On depression and anxiety and coupling
by Andrea Elizabeth
“Even at prayer, the demons suggest an imaginary need or desire, a feeling of emptiness and/or sense of void for various unlawful things, in reality unattainable, and then stir up remembrance of these fantasies, inciting the nous to pursue them. When such fantasies are momentarily realized, the darkened psyche experiences a fleeting satisfaction, but when the psyche is faced with the transitory nature of these fantasies, it becomes depressed and miserable. Even when the nous is at prayer, the demons attempt to keep filling it with the thoughts of these things, in order to deceive the psyche into believing that fantasies will become permanent satisfactions, thereby destroying the fruitfulness of the nous‘ prayer (St. Evagrius the Solitary, 1981).
“[…] Long and excessive desire for any imaginary need or desire for the sensory brings sorrow to the heart and darkens and disturbs the nous. It banishes pure prayer and all tenderness from the psyche and brings a painful pining or longing in the heart. This leads to measureless hardness and insensibility, and for this reason the demons usually bring depression upon those who have undertaken to lead a spiritual life. For example, ascetics, who attempt to live an angelic life, i.e., a life on a higher plane, are particularly affected by such fantasies as the demons of depression and anxiety often attack them, implanting in their minds an idealized vision of the fulfillment and earthly bliss to be found in the communion with women and/or in the marital state, whe in reality, after the initial excitement of the passions passes, man is left to that which is described by the Holy Apostle Paul as anxiety for the things of this world and great distraction (see 1 Cor. 7) (St. Symeon the New Theologian, 1995).” (Orthodox Interventions, p. 94, 95)
The chapter then goes into what to do about the feelings. But I want to first think about the nature of this fantasy. I believe it is basically the desire to couple with someone or something. They talk about marriage, which is the ultimate permanent coupling, but it can also be the desire for friendship or other family relationships such as exist between a parent and child. Or a desire to possess or control people, animals, or things. The monastic seeks to forsake all these things in order to couple with God. His relationship with people and things thereafter is one of self-emptying, not coupling, except for the direction he gets from his spiritual father.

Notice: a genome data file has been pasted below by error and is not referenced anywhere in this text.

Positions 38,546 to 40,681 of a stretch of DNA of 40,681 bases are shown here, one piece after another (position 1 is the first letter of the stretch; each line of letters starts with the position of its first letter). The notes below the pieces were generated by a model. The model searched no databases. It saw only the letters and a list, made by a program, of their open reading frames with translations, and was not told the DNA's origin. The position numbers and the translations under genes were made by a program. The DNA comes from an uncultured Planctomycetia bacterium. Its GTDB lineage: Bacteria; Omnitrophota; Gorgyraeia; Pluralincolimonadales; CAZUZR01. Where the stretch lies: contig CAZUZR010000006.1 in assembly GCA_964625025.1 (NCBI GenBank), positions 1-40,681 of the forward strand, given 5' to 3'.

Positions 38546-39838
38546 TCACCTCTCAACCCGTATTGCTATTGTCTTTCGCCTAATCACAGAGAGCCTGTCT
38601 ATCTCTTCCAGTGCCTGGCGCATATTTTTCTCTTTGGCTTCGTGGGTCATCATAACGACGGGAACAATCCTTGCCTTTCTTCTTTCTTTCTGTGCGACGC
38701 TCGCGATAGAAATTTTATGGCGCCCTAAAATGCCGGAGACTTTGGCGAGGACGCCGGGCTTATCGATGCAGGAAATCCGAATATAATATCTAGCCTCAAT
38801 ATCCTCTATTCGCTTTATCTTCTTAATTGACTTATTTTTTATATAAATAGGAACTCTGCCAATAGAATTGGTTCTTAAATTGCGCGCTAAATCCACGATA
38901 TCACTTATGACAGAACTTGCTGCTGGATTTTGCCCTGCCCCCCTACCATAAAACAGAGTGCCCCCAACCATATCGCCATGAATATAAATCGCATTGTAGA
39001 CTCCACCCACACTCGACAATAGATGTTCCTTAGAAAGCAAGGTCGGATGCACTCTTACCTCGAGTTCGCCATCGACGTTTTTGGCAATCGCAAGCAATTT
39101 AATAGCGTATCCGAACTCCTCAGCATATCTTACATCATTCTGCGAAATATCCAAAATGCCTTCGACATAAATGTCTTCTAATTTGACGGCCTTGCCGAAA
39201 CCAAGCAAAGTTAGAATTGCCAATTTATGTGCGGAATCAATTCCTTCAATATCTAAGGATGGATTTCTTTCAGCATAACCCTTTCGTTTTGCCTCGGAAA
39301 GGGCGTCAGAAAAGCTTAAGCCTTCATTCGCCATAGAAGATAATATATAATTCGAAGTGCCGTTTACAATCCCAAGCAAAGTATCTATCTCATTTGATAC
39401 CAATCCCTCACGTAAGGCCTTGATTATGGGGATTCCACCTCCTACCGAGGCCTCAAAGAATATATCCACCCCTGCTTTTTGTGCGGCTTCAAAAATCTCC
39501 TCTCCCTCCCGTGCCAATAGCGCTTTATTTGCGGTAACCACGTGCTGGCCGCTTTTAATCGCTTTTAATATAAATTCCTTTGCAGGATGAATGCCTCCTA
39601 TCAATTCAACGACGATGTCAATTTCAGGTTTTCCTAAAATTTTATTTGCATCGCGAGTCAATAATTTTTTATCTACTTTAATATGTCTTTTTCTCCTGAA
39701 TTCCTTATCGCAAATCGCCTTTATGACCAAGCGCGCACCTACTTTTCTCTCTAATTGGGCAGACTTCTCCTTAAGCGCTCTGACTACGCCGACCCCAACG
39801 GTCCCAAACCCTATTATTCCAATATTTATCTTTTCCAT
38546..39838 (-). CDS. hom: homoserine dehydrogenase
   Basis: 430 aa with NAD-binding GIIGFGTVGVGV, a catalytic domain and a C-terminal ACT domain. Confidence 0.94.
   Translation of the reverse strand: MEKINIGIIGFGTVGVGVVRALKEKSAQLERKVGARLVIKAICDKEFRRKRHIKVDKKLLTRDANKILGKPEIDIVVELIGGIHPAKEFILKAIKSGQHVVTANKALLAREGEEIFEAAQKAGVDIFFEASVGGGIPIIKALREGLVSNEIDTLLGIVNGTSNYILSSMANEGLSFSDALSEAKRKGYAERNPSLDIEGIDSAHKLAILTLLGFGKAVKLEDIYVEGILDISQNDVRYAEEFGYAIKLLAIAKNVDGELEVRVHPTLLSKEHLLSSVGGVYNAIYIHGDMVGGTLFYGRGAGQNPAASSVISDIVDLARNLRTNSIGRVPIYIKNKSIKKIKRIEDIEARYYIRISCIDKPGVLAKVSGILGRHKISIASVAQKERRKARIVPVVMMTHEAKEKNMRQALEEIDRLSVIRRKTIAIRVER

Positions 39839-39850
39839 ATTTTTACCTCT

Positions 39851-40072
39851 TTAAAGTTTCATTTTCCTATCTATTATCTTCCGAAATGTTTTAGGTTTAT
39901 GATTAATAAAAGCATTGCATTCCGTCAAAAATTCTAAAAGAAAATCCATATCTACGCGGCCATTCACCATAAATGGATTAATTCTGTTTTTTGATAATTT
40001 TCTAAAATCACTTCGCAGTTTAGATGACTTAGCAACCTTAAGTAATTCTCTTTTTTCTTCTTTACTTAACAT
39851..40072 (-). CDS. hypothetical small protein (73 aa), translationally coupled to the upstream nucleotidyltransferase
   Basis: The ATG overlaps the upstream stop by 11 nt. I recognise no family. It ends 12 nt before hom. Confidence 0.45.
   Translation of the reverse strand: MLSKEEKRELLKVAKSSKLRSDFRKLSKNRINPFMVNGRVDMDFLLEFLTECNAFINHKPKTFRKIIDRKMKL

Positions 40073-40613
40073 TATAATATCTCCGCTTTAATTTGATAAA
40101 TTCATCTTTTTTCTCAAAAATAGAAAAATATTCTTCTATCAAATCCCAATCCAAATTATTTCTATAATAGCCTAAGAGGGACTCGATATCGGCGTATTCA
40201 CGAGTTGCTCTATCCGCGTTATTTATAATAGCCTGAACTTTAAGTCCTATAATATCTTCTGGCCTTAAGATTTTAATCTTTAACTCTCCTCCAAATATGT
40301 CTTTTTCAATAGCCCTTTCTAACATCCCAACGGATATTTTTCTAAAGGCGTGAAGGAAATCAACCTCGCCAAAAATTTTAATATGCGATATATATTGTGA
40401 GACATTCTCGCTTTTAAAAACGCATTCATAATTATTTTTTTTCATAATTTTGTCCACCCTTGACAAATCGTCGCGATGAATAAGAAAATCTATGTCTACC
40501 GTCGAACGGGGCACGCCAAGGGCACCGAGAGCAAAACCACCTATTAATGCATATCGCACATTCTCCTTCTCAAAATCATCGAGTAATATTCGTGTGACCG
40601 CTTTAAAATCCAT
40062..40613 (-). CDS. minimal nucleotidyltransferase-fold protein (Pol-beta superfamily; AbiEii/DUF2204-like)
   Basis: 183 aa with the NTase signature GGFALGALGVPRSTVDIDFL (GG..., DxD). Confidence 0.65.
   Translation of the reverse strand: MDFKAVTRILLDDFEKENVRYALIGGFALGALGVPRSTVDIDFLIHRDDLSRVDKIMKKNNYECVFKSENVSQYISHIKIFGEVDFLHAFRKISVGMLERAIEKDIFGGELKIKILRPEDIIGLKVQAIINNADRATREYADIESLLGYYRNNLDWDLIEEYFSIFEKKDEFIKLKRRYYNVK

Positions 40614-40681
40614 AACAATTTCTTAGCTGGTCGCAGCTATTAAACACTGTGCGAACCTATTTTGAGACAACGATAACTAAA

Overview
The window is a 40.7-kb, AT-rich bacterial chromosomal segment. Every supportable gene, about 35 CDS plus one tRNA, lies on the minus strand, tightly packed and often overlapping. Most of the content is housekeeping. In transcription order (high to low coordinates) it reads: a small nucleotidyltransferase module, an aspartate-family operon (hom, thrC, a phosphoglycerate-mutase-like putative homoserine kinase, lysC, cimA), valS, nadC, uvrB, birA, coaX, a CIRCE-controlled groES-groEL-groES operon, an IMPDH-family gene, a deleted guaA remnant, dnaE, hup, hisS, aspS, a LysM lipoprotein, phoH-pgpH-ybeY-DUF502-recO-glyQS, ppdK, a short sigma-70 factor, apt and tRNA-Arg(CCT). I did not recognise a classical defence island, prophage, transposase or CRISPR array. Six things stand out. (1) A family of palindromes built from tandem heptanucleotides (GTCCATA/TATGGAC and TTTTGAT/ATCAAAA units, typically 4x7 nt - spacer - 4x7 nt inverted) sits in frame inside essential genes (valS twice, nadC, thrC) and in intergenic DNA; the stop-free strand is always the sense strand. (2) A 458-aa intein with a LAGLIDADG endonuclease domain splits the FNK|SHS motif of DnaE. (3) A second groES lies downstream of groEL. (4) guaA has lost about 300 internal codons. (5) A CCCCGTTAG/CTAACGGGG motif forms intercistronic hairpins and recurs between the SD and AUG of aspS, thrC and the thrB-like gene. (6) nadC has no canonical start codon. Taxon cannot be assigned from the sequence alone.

But what about those in the world? Depression and anxiety certainly affect them too, even if they are married and have best friends. Abuse and neglect were listed in passing earlier in this chapter as contributing factors, along with heredity and chemical imbalance, but the process of the contribution wasn’t mentioned, I suppose because the patristic literature doesn’t talk about it except as it is directed towards lust for women, though I know greed and avarice and gluttony are listed too. Still, there is something about sexual sin that hits us deeper. It is intimately involved with our bodies and our hearts. Food comes close to this relationship, which is why fasting is prescribed.
Romantic fantasies affect married people after a process of complaining about one’s spouse, I suppose. Perhaps one’s complaints are legitimate, which is where forgiveness and humility about one’s own faults fits in, if the spouse doesn’t cross certain lines. Thankfulness is often an antidote for complaining. But hopefully one can also communicate with one’s spouse about things that bother one.
People who marry obviously believe in coupling with another person, and have expectations about what that should be like. We can’t say that all expectations are fantasies. We should be treated and treat others well. The married person believes in two-way relationships, not just one-way kenosis. I suppose depression and anxiety can be symptoms of the line being crossed into fantasy. But what if proper expectations legitimately are not met? This is the case of abuse and neglect, or the death or serious illness of a loved one. I’ll speculate that the person involved in this legitimately disappointing coupling, whether it be between spouses, friends, parents and children, or other partnerships, has to learn to be a monastic. Still, I am thankful for this statement,
“But from depression, wo/man comes to know the fruits of the evil spirit of listlessness, impatience, anger, hatred, contentiousness, despair, sluggishness in praying, etc. (Macarius of Optina, 1995). This can be healed by prayer, hope in God, meditation on Holy Scripture, and living with godly people (St. John Cassian, 1997).” (p. 96)
Thanks for that last acknowledgment.